Once your pictures are registered, if somebody tries to use your work without your permission, you’re able to sue them for damages. This is one of the huge bonuses to registering your pictures for copyright.
However, be sure that you stay away from any registration service that is not by the government. Do not hand your pictures over to third-party organizations or services. The U.S. Copyright Office is the only legitimate office by which to register for legal copyright.
It’s also important to note that a U.S. copyright will last for 70 years beyond your death. This means even after you die, the pictures you have copywritten will still belong to you.
The best way to file for copyright is to do so online. It’s cheap, quick, and extremely simple. You also don’t need to register just a single photograph at a time. You can file an entire collection of work to have copywritten at once. This can be any number of photos, with all of them being registered as your very own property.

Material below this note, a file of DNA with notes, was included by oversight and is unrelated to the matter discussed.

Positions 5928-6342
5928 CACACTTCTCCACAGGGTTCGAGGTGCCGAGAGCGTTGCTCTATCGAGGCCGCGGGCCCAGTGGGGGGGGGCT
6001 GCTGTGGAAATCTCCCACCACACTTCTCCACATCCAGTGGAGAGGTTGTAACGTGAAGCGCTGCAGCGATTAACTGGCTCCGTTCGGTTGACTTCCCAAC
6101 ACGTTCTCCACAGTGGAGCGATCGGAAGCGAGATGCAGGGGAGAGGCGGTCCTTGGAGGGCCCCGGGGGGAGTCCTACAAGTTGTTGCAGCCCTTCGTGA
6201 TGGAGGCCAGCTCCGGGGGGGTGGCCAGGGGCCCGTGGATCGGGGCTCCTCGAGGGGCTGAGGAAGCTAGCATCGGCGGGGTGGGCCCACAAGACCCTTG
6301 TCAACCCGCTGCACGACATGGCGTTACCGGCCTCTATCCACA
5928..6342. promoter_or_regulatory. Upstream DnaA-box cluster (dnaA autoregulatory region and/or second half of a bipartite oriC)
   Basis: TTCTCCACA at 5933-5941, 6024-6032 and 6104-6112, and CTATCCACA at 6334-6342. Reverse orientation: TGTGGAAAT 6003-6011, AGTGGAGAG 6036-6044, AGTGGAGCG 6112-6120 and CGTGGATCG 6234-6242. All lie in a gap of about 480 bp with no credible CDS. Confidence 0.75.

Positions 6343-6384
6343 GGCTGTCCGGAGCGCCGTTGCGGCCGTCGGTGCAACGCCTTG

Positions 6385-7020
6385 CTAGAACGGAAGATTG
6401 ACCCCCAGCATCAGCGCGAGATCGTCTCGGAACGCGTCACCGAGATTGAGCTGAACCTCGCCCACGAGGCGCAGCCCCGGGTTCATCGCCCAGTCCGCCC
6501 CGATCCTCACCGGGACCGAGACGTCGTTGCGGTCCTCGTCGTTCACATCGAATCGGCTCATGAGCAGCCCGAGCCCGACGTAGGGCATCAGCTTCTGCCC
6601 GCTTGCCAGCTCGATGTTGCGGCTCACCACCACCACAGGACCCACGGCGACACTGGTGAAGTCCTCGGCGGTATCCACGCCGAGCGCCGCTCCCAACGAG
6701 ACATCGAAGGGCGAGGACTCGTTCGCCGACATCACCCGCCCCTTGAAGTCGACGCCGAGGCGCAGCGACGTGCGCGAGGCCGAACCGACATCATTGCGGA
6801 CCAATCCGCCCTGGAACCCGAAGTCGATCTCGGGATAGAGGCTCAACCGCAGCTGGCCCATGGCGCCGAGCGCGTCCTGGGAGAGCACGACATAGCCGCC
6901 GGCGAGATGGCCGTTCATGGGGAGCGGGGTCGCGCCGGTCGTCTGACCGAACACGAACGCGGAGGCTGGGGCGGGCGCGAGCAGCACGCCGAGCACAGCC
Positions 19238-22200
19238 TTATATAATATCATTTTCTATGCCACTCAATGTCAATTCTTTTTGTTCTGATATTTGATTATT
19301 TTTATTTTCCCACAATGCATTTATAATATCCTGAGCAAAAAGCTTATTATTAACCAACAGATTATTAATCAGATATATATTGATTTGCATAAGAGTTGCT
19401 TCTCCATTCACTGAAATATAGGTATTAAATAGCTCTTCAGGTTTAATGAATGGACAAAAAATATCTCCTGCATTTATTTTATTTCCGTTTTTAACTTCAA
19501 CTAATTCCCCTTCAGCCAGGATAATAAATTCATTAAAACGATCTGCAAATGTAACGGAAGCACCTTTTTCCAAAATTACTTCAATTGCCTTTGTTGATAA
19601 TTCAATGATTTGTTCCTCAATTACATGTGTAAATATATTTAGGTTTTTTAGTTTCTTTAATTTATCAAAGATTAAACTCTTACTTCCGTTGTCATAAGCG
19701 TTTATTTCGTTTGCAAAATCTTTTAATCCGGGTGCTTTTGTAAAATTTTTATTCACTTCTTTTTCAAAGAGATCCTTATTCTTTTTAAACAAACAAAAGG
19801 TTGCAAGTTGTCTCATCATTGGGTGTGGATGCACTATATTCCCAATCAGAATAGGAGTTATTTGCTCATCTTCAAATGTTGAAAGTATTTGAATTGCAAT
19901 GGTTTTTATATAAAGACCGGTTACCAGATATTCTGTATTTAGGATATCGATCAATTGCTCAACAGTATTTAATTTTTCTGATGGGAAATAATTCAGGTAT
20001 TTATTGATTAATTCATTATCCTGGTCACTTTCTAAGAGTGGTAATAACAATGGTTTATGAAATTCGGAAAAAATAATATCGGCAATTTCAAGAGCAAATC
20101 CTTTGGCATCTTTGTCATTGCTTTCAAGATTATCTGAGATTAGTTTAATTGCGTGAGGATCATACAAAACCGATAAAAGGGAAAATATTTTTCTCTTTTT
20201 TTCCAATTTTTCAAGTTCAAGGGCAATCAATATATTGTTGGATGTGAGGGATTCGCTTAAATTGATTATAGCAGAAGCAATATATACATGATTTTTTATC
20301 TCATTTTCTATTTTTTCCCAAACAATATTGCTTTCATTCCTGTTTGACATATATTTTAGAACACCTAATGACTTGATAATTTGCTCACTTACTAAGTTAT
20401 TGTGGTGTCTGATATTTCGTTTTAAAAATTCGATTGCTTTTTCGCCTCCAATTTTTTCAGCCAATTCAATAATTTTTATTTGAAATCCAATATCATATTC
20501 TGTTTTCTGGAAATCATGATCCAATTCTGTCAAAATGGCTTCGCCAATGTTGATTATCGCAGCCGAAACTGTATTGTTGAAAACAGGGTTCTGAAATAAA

In general, it costs about $35 to register one piece of work online with the U.S. Copyright Register. The price from multiple works at once could be a little more, you’ll need to check the site to see just how much. Sometimes, it depends on the size of the files.
Once your pictures have been sent to the registry, it will usually take about 8 months for them to be processed. But even if somebody tries to steal your photographs in that eight-month window, you will get a proof back that you sent them away to be copywritten first, assuring you win any legal battle that may arise in those months.
Is a Copyright Proof of Ownership?